The Bush administration has said it was "unclear" as regards the role of the US in enforcing sanctions against North Korea and emphasised that any more nuclear testing by the Stalinist state would "further" isolate Pyongyang in the international community.
Defence Secretary Donald Rumsfeld when asked about the American role in sanctions said "unclear". "Obviously, no one country can deal with a problem like that alone. It takes cooperation among a great many countries to participate. And things move in land, sea and air. It's complicated and only time will tell."
He also said that the US had no information about North Korea going in for a second round of nuclear testing.
"We won't know until something happens. But there has been speculation about that in the press. But some of it's very general, that we've seen them do things in multiples rather than singles. And, of course, very recently, they fired off some missiles, six or eight, as I recall: shorter range and then the Taepo Dong-2. There's speculation that they may want to do something additional. There's also speculation they may not. So only time will tell," Rumsfeld said.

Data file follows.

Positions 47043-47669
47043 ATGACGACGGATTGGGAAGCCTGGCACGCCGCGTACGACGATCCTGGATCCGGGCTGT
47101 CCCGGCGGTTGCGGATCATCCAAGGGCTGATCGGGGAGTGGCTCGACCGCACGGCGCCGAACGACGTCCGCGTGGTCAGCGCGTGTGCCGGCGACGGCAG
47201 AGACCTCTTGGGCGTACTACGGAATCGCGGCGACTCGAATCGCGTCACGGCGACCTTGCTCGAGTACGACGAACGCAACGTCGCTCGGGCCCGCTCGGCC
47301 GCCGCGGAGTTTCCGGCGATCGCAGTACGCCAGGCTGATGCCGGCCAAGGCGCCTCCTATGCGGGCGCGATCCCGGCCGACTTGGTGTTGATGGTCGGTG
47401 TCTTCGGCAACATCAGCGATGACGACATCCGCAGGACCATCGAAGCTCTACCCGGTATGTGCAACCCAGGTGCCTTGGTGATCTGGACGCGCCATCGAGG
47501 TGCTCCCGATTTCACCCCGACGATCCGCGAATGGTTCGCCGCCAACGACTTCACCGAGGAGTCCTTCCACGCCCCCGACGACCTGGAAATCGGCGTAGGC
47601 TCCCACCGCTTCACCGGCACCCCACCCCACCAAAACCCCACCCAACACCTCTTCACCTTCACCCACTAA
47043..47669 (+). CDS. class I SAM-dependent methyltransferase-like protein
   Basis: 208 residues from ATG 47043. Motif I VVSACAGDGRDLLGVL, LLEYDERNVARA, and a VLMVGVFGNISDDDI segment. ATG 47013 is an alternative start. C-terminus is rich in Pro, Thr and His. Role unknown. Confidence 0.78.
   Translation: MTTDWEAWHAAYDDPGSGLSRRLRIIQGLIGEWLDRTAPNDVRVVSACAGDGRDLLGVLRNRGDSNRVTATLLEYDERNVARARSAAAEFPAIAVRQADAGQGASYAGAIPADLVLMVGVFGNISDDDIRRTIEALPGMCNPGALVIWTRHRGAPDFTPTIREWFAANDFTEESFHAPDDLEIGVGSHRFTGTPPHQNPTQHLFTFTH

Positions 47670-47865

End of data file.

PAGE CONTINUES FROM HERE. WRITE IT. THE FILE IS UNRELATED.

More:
When asked if he felt "encouraged" by what China was doing, he said "I don't have a good visibility into precisely what they are doing. I'd like to see a little time pass over before I have a good sense of it."
Meanwhile, White House Spokesman Tony Snow said that the consequences of a second North Korean nuclear test would be "further isolation" of that country.